WASHINGTON—American business interests are pleading with the U.S. Congress to avert a trade war with Canada and Mexico.
Several people testifying in Washington today asked Congress to change the law that’s caused trade tensions with the U.S. neighbours.
They asked a House committee to change country-of-origin meat-labelling rules before the Canadians and Mexicans start fighting back with retaliatory tariffs.
Canada has already listed a series of products that could be slapped with tariffs, should it win the final round in a case at the World Trade Organization.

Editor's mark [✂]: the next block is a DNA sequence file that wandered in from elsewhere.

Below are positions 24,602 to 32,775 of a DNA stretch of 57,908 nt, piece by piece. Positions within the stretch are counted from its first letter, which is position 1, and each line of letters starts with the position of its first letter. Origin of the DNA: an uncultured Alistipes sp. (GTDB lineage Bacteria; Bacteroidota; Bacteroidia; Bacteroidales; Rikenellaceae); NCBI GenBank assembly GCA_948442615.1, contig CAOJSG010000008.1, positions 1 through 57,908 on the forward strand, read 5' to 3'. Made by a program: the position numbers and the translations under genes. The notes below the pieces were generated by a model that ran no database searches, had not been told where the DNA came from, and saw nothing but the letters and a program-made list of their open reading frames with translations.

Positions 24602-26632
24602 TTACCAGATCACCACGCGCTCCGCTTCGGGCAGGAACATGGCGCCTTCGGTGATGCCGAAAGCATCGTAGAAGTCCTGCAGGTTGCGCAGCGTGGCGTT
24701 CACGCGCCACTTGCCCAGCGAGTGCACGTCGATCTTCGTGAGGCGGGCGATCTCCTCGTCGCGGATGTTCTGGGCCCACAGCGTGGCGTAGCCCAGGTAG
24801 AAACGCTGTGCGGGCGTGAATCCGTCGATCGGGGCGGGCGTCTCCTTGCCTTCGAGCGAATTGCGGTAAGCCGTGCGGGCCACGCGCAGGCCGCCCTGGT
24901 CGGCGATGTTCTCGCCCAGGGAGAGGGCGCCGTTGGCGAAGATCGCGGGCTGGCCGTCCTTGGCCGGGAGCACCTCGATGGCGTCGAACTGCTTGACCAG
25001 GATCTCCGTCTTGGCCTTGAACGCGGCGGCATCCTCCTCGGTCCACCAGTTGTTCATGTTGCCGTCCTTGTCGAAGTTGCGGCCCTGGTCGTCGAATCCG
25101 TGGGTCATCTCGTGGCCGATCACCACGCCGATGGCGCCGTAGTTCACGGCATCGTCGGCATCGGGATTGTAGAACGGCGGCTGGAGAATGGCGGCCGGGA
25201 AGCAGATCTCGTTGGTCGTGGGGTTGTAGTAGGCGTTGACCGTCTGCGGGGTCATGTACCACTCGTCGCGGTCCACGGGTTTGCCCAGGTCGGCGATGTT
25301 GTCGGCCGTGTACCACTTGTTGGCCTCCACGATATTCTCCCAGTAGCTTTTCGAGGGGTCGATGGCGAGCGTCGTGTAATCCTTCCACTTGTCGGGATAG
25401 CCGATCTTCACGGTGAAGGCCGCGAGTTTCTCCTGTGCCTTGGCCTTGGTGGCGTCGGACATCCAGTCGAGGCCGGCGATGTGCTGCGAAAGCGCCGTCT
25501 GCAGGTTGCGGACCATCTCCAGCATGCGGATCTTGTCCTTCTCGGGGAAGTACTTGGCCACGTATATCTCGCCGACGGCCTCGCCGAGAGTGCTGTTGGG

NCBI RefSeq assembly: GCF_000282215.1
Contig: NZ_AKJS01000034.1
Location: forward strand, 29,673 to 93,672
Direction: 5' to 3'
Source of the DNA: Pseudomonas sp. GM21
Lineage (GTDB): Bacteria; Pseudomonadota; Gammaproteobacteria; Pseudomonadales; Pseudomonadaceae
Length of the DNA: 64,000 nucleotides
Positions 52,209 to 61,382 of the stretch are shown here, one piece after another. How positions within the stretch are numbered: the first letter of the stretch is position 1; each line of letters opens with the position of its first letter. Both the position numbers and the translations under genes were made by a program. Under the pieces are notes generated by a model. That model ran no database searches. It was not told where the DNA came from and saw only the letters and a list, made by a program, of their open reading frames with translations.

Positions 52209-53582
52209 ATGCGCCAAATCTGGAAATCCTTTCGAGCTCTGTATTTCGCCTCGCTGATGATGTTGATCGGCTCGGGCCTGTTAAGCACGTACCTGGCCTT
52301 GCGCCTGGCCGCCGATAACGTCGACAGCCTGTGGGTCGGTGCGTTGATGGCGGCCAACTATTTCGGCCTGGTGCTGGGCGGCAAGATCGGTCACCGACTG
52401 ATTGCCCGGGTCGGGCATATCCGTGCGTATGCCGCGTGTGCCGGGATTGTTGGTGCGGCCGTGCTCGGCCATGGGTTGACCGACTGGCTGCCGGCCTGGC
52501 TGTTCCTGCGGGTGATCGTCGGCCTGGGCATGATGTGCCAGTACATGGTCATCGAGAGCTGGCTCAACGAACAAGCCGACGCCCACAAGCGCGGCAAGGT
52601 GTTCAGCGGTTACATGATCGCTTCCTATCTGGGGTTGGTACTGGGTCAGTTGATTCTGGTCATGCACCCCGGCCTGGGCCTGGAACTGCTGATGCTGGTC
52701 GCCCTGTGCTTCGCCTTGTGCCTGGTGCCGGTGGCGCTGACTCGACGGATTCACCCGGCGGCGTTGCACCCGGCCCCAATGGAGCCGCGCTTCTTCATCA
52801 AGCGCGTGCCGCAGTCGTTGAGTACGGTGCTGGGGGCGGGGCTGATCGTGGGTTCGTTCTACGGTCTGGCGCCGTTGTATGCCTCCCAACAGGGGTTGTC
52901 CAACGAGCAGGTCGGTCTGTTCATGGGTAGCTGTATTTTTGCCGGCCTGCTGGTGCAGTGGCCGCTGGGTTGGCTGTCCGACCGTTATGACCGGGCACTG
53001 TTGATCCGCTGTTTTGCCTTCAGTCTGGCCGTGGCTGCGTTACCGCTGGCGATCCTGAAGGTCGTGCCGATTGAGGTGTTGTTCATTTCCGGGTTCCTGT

The retaliatory measures could squeeze Florida orange-juice makers, put a cork in California wine exports and even sour the sales of American chocolate.
Representatives of some of those industries testified today. So did Christopher Wenk of the U.S. Chamber of Commerce—who warned that a dark cloud is forming over American exporters and it needs to be urgently addressed.
Proponents of U.S. country-of-origin rules say consumers deserve to know where their meat comes from. But opponents say the labels do nothing to affect safety standards, cause headaches for businesses, and amount to a protectionist measure that has slashed Canadian meat exports to the U.S. by half.